What did you want to express with this choreography?

Julie: This one was all Jenn’s idea, and I was her happy accomplice. We wanted to cut Dexter & Heriberto’s piece from last year, pushing the concept that they had danced over into the range of clearly-comedic, while also poking fun at/paying homage to Dexter.
Jenn:  I can’t take full credit for it, actually. While working on my puppet piece last year, Jonathan Pechon suggested that I do a routine where I dance like Dexter. I found the idea intriguing, but at the same time, I like to tell a story and/or bring something new to the blues table with my pieces. Going out and dancing like a second-rate Dexter just wasn’t enough. And then Shout happened. After Dexter and Heriberto performed, I found Julie as fast as I could because I knew she would be the perfect partner-in-crime.

Why did you choose the song for the piece?

Julie: We tried out 2 different Etta James songs, since we wanted a similar sound, but not identical to the original piece. We ulitmately chose “You Can Leave Your Hat On” because right from the beginning of the song, the guitar sound is very over the top bow-chika-wow-wow, which helps people understand right away that the piece is comedic. Also when we were dancing to the song, we were already cracking ourselves up.
Jenn: The song choice really did make us establish our priorities. The other Etta James tune had a more similar feel to I Prefer You. We went back and forth between the two for most of our first meeting, unsure of which one would make the cut funnier. Words failed us, so we got up, danced, and ridiculousness won.

What other dances influenced or inspired this one?

Julie: Obviously, we drew most of the inspiration from Dexter & Heriberto’s “I Prefer You,” but we also drew on many other of Dexter’s pieces & piece’s he’s been in. There are direct references to “Even Swingers Get the Blues,” “Hound Dog,” and probably a few others I’m forgetting. And I’m also only half-ashamed to admit that we watched a few Chippendale’s and Magic Mike videos for inspiration as well.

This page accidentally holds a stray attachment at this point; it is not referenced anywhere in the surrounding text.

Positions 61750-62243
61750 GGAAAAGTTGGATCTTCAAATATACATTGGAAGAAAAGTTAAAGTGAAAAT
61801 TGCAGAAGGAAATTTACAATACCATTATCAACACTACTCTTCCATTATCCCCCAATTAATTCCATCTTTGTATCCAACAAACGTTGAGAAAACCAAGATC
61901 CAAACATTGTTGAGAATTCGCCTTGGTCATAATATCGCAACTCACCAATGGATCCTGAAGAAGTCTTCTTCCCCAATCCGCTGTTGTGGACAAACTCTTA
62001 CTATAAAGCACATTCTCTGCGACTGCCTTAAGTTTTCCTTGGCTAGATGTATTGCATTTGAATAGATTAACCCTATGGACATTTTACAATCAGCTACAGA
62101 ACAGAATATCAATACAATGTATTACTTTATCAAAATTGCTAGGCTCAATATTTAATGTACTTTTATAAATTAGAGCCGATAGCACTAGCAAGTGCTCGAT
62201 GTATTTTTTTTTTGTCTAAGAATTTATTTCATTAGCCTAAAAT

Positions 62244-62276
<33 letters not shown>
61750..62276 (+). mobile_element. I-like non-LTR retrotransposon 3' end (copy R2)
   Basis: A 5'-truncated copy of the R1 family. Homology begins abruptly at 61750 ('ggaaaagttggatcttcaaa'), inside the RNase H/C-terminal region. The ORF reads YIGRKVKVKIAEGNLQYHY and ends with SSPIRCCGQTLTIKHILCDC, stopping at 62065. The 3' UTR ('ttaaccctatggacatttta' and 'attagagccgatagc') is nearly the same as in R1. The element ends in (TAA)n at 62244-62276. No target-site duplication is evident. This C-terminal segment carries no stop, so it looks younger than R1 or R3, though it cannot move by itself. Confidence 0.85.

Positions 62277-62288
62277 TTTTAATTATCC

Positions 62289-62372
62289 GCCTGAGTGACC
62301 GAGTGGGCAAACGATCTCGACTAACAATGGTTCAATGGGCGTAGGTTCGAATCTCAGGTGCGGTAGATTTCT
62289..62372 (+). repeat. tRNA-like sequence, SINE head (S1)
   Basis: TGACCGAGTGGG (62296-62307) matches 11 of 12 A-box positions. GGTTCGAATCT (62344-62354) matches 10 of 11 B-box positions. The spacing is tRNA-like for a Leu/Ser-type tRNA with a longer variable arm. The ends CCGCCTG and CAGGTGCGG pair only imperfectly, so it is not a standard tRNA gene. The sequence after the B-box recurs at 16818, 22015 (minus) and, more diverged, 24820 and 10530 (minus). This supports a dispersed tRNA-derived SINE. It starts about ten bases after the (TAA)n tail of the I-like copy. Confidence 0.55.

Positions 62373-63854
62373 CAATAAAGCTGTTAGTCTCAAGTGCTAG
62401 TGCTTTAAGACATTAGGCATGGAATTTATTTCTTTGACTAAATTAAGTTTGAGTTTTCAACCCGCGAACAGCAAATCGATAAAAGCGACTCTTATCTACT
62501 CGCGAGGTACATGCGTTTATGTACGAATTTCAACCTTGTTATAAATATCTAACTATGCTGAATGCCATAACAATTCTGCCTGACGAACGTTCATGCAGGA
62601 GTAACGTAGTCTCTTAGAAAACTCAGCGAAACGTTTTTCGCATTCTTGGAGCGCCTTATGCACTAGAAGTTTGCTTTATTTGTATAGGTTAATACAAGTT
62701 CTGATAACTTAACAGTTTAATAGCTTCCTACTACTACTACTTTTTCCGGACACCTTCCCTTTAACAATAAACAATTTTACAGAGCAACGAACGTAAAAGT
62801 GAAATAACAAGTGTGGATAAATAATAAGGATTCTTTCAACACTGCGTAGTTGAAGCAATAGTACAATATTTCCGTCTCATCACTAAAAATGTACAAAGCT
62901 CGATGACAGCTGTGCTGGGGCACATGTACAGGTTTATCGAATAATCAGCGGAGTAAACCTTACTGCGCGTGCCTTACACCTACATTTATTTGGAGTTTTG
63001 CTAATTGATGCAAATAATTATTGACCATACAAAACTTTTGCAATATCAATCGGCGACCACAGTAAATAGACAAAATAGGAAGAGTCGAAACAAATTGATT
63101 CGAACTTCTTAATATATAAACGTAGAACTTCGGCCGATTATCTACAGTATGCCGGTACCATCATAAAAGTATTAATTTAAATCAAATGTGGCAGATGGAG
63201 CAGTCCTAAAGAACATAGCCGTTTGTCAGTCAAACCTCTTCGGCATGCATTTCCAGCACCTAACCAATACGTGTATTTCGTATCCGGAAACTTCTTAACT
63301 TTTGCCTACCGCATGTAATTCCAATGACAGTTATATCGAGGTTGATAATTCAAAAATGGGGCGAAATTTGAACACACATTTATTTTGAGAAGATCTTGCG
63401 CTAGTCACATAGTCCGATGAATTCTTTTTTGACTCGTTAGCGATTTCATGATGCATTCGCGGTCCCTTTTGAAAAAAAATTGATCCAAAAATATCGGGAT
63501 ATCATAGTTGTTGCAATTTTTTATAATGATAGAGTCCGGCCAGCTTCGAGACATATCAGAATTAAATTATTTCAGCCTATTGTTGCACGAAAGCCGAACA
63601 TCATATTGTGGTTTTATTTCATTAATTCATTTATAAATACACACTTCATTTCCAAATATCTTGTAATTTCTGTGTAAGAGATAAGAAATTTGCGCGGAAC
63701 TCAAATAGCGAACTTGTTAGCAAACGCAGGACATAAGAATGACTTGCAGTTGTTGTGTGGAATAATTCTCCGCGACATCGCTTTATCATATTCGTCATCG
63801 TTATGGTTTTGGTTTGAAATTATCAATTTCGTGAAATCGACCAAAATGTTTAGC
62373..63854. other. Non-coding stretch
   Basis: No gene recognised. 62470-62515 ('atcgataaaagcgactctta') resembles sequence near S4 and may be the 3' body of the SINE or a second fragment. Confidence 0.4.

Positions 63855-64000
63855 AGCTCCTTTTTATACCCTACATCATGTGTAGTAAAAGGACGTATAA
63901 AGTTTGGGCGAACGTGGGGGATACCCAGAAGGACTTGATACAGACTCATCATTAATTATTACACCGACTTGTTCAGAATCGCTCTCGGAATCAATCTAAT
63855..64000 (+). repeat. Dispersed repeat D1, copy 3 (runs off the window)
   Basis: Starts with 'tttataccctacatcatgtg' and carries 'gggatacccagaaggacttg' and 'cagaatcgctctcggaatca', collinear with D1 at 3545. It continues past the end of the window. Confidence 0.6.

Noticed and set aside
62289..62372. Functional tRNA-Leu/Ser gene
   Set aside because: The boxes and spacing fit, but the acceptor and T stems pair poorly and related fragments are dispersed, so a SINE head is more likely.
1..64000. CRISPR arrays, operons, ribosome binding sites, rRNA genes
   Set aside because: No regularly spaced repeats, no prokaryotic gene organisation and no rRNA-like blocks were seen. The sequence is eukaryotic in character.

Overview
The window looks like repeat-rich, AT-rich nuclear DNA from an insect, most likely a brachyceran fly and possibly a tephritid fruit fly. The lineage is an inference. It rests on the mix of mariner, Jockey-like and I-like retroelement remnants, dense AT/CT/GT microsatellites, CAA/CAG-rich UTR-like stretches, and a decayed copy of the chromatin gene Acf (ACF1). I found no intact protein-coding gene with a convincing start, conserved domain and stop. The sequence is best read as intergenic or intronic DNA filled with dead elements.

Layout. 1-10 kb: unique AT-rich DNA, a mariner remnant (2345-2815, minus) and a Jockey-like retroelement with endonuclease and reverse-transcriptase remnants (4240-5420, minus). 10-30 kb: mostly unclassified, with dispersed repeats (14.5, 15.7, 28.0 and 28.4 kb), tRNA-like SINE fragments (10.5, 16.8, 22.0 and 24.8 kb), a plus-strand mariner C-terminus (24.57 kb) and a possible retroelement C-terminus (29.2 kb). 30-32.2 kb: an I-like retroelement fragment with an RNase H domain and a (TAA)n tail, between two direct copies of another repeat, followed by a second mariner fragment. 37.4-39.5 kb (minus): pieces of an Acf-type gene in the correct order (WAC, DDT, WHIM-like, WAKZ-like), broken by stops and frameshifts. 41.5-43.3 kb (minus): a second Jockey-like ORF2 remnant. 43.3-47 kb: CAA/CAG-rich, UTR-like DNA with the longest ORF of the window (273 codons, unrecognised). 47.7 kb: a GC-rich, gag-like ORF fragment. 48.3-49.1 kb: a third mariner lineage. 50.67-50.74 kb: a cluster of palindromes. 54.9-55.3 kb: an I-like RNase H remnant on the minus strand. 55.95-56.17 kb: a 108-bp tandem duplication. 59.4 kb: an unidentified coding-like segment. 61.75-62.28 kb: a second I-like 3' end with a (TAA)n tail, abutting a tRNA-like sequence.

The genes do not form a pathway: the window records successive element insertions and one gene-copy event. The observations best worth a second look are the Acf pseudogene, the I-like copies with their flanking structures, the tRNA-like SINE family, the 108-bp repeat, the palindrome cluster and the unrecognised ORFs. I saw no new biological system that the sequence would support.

Jenn: We also watched videos of some of his class summaries. “In a Groovy Solo Blues Mood” was a particularly big inspiration for me, and we looked to his masculine movement classes to help with styling. There’s even something we saw him do at Steel City Blues. I like to think of the result as a bit of a game: how many Dexter references can you spot? As for our other sources… the Chippendale videos were a bit of bust, but I feel no shame in what we stole from Magic Mike. We wanted to be as a ridiculous as possible, after all.

How did you go about combining your concept, song choice, and influences to create the finished choreography?

Julie: We knew we were walking a fine line with this: we wanted to be comedic and poke some fun, but we didn’t want to be mean or hurtful. We also definitely wanted to display good dancing in an interesting choreography. To accomplish our goals, we made sure to get ridiculous and do some silly moves, as well as take a few moves & ideas from “I Prefer You,” but then make them more over-the-top. To ensure quality, we studied Dexter’s movements and tried to recreate the style as much as we could. We spent a lot of time on movement quality and making sure we looked good, again to ensure that our comedy was backed up by actually-good dancing